Copies of the first edition of the book, which experts say has the foundations of modern science, can be found in three university libraries across Canada
Professor Mordechai Fingold of the California Institute of Technology and Andrzej Sworensk of the University of Mannheim in Germany are searching for copies Mathematical Principles of Natural Philosophy In private collections by Isaac Newton.
A census published in 1953 indicated that 189 copies of this first edition were scattered worldwide, but the new estimate was 386.
The University of Toronto, McGill University and Dalhousie University in Nova Scotia each have a copy of the 510-page book covered in leather.
A copy of McGill University was given to him in 1911 by the famous physician William Osler, whose collection contains 8,000 titles.
Lauren Williams, liaison librarian at the McGillis Blocker-Wood Natural History Collection, believes that Newton’s books are small, so they are not large fixed objects. “They are lightweight and easy to transport.”
In the catalogs, the book is described as being 20 to 25 centimeters octave shaped.
According to OmTo me Williams, even capturing a book can say a lot about its owner. The rich use the gold leaf, a poor man opts for simple binding. Isaac Newton chose the simplest binding, which says a lot about his approach to functional and practical books, she adds.
These books are not meant to be a luxury item for display.
Lauren Williams, Like Librarian of the Blocker-Wood Collection of Natural History at McGill
Karen Smith, Dalhousie’s librarian of special collections, donated a copy of the university in 1934 to William Inglis Morse, who spent most of his adult life traveling and collecting books.
She adds that Mr. Morse believes books should be “inherited through the ages.”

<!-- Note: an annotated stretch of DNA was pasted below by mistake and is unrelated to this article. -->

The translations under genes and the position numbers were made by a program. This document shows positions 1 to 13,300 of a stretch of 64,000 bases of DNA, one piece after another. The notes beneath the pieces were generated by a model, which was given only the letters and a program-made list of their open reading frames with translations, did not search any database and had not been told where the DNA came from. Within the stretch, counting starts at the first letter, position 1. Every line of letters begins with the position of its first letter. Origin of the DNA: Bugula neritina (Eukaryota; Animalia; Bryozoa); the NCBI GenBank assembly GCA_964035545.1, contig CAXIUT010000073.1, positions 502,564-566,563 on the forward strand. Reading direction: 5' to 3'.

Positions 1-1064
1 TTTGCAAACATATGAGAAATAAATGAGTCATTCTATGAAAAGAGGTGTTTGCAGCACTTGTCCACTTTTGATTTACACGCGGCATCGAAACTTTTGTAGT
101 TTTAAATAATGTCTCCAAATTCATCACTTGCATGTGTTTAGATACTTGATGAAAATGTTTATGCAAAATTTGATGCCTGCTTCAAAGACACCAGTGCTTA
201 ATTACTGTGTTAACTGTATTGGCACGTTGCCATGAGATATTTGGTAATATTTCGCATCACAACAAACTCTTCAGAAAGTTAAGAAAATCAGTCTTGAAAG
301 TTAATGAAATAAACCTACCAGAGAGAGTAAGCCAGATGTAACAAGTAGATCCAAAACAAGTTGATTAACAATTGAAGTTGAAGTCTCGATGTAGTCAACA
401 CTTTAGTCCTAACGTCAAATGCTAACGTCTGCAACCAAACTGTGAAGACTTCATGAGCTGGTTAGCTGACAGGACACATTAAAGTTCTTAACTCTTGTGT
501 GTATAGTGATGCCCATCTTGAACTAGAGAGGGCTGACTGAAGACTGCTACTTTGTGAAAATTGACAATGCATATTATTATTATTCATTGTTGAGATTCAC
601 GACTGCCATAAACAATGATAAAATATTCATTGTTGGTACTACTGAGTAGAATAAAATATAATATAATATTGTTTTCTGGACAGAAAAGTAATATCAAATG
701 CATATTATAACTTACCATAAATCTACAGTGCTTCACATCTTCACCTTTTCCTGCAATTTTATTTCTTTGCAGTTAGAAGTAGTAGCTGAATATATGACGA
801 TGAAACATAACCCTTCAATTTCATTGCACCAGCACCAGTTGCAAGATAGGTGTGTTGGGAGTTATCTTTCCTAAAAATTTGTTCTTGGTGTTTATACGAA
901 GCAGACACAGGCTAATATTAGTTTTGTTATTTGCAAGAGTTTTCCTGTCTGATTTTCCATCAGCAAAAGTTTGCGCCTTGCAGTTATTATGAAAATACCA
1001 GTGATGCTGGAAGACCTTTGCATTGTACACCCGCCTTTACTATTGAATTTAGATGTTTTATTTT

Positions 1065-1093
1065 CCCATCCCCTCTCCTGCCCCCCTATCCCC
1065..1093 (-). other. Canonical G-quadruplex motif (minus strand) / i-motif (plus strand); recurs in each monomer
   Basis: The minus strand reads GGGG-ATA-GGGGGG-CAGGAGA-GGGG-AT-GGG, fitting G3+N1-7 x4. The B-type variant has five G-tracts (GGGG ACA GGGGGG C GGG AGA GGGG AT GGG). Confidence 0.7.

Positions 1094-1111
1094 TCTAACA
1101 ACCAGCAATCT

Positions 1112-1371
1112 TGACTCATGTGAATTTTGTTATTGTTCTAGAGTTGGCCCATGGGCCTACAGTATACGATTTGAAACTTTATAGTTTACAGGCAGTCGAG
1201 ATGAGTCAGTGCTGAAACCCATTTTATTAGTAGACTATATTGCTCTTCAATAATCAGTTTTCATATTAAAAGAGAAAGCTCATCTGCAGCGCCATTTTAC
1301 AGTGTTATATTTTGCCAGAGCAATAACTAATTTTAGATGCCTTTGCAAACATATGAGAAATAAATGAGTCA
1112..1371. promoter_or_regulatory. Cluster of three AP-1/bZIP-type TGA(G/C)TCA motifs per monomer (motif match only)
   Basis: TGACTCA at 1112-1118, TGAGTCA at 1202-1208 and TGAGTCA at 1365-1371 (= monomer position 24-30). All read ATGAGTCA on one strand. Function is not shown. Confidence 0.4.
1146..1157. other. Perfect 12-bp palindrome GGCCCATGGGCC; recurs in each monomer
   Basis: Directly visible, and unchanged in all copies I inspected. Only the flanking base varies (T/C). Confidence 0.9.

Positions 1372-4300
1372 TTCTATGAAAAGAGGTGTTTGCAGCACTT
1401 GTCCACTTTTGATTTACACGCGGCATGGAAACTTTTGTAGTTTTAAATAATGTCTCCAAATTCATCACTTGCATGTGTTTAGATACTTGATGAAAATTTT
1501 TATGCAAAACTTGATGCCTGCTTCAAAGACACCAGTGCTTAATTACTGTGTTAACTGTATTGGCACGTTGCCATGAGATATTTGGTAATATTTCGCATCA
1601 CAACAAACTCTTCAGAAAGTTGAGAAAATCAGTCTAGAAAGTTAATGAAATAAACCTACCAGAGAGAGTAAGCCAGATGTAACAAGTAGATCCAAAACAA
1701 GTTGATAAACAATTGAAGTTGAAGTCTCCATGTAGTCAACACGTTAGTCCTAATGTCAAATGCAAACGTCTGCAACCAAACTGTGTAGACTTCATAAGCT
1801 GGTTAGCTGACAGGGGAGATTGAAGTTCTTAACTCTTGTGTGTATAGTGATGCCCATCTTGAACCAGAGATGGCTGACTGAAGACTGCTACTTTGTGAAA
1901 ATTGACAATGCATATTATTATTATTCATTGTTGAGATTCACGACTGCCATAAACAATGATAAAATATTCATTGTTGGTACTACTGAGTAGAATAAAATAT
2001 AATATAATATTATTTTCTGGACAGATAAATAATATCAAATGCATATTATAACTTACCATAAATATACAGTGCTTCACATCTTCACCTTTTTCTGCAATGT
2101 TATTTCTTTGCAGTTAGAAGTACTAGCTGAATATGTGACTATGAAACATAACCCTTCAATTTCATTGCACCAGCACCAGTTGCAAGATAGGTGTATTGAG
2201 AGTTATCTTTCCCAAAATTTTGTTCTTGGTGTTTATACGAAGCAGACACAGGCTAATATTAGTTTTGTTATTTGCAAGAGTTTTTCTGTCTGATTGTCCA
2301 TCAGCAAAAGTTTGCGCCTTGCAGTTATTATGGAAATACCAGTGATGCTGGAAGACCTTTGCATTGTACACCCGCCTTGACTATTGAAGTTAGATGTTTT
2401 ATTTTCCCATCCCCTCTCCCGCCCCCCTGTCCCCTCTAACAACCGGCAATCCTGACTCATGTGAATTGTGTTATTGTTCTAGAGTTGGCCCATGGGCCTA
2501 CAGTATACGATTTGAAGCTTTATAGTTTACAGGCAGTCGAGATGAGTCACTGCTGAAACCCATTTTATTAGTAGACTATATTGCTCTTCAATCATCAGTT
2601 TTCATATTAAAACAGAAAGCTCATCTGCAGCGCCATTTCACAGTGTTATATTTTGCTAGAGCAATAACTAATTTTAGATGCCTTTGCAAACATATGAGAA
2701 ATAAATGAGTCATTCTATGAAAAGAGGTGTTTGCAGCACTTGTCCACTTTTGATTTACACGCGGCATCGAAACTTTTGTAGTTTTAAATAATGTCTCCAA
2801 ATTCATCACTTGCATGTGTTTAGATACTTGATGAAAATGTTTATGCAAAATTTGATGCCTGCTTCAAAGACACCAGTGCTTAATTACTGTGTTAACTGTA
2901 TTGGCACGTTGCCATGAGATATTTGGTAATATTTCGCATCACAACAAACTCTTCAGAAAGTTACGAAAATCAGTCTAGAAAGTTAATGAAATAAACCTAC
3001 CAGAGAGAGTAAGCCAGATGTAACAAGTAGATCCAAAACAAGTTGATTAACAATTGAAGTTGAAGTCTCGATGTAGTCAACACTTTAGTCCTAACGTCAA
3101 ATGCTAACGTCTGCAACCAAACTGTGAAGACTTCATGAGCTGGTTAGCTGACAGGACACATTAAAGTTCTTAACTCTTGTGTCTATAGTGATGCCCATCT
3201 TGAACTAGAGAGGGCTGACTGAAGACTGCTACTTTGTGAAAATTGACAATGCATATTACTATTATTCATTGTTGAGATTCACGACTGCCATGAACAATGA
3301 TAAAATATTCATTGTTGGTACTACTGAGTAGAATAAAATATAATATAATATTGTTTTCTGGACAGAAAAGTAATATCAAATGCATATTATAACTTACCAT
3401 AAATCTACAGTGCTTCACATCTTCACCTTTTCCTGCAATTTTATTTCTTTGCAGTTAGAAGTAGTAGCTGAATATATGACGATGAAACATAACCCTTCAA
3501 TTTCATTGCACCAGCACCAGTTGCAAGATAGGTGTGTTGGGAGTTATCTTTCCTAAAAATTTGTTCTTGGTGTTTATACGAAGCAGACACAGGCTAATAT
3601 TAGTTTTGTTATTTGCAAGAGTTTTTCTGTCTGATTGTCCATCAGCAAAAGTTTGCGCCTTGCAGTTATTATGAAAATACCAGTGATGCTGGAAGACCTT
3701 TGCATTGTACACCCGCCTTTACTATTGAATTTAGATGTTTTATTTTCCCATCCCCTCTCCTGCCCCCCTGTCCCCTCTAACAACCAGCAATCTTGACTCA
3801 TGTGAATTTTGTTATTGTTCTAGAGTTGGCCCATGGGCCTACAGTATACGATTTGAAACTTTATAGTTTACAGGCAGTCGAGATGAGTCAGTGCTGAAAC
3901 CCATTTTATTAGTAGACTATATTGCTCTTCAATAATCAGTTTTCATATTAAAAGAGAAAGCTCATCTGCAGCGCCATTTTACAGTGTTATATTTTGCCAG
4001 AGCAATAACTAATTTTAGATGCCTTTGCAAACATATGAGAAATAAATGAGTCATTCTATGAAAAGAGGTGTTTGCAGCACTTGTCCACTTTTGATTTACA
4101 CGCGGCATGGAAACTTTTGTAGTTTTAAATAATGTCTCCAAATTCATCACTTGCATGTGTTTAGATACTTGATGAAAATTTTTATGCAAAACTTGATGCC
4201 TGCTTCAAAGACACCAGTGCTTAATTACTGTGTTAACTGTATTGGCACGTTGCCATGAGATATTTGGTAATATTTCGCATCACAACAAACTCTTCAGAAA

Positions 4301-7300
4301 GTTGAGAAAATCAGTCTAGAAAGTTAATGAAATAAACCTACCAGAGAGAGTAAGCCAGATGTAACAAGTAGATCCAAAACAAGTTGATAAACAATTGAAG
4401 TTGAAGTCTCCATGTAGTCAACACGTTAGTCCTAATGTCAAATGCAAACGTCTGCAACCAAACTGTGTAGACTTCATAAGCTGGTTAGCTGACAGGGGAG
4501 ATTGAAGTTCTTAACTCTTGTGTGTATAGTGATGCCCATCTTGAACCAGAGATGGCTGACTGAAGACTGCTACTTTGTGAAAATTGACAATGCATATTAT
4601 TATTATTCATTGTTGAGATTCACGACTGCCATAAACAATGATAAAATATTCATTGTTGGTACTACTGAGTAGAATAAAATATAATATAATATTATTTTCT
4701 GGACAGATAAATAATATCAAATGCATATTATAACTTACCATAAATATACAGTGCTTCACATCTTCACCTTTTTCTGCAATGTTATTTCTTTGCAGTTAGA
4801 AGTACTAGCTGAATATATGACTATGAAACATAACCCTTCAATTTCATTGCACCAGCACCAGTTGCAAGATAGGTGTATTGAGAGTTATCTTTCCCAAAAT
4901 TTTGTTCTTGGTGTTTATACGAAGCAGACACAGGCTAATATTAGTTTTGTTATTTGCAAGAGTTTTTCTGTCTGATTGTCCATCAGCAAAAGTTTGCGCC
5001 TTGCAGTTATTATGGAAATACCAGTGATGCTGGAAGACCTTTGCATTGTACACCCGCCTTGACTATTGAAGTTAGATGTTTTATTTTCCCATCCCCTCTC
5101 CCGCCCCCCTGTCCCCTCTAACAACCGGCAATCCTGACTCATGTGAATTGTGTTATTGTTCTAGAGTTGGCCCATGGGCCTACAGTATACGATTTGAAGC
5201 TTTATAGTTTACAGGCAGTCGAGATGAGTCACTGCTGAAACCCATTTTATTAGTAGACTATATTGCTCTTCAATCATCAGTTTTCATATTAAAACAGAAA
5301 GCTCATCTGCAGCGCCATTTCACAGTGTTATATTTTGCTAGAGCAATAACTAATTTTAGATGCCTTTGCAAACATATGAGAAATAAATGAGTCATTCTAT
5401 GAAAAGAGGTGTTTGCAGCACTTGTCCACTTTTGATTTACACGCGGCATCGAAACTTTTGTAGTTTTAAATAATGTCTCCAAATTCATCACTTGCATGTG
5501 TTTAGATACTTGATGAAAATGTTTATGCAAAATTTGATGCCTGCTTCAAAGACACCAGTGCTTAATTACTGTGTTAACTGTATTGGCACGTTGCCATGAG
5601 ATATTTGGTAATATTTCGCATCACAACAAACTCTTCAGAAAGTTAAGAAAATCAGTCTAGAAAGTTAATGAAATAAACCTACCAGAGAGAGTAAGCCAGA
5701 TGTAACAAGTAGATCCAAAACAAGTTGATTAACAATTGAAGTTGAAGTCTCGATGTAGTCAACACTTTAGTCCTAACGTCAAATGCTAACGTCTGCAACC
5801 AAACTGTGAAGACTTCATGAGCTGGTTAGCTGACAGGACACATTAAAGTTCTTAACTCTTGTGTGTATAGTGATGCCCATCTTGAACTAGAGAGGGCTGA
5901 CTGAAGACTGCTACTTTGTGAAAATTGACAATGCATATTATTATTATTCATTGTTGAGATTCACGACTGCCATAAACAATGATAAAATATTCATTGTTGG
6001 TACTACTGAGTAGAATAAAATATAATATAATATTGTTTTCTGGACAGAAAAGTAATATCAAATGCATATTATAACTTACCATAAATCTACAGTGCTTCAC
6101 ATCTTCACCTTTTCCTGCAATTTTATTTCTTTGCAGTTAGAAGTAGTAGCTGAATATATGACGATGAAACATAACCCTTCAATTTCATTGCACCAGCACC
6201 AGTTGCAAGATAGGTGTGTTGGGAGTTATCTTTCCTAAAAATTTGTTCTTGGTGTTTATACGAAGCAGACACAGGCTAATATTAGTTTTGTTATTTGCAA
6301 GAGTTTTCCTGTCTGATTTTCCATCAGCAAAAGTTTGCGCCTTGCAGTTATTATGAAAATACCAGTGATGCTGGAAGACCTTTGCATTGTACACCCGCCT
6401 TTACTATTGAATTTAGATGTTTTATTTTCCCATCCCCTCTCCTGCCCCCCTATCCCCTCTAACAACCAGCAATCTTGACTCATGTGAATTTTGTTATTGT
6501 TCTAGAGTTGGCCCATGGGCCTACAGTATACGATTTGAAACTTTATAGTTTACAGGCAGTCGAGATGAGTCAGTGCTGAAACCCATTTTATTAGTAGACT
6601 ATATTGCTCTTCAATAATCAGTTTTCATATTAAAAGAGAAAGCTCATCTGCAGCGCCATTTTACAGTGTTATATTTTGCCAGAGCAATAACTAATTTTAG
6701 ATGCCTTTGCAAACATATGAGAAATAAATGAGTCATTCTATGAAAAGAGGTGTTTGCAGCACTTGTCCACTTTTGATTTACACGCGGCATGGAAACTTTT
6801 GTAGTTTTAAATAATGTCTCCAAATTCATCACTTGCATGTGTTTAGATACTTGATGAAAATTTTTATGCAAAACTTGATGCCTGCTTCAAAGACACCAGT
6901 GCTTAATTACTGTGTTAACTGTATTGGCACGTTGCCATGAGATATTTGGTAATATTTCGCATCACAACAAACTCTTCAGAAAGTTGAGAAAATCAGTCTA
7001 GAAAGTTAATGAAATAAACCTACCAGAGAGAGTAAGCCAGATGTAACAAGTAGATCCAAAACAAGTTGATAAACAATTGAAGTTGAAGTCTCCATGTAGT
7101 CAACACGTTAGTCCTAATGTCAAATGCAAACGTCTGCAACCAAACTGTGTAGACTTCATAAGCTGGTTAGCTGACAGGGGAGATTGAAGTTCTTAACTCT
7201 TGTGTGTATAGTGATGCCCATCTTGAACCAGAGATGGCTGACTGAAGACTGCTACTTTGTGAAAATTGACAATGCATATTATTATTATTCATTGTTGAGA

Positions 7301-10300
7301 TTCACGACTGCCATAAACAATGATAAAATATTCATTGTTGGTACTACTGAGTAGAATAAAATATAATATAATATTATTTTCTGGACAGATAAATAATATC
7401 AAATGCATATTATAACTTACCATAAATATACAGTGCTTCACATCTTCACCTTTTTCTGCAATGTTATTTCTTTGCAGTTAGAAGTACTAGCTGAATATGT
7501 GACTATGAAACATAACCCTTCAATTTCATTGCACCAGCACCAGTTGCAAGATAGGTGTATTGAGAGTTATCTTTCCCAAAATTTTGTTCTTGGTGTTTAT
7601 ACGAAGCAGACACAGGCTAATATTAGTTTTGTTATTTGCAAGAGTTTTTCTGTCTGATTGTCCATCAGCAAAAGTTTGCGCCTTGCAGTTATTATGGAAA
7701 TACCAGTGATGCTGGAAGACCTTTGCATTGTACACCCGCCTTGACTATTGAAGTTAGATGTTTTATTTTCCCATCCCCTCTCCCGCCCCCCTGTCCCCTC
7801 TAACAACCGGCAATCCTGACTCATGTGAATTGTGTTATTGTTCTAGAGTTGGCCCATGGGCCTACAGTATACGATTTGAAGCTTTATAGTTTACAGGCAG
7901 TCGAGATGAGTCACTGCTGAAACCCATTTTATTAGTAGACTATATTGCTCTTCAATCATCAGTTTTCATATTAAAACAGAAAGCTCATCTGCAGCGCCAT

Alexandra Carter, librarian of science and medicine, said the University of Toronto’s Thomas Fisher Library bought a copy in 1971 for less than $ 5,000 from a bookseller.
Professors Feingold and Svorensic published an article in September describing the “attempt to find all the remaining copies” of the first edition of Newton’s book, published in 1687.
Many readers at the time thought the book was “too complicated” and no one would read it, Feingold said. By looking for the former owners of the first issues, the two researchers want to prove that not only did they read the book, but it was also understood.
“Not necessarily as Newton ed thought, but enough to take advantage of it,” he says.
Over the past 300 years, these copies have traveled to various parts of the world since they were purchased or acquired.
It is a very interesting detective task to really try to identify the different owners of the book. There are so many, so many stories to tell about these copies.
Professor Mordechai Fingold, California Institute of Technology
According to him, the book was well received by the owners because it was written by Isaac Newton. He said one copy sold for 3.7 million in 2016.
Scanned copies of copies are widely available, but they do not have the “magic” quality of paper.
“When you flip through the pages, you feel like you’re trying to find the mind of an extraordinary person and understand their path,” Feinggold said.
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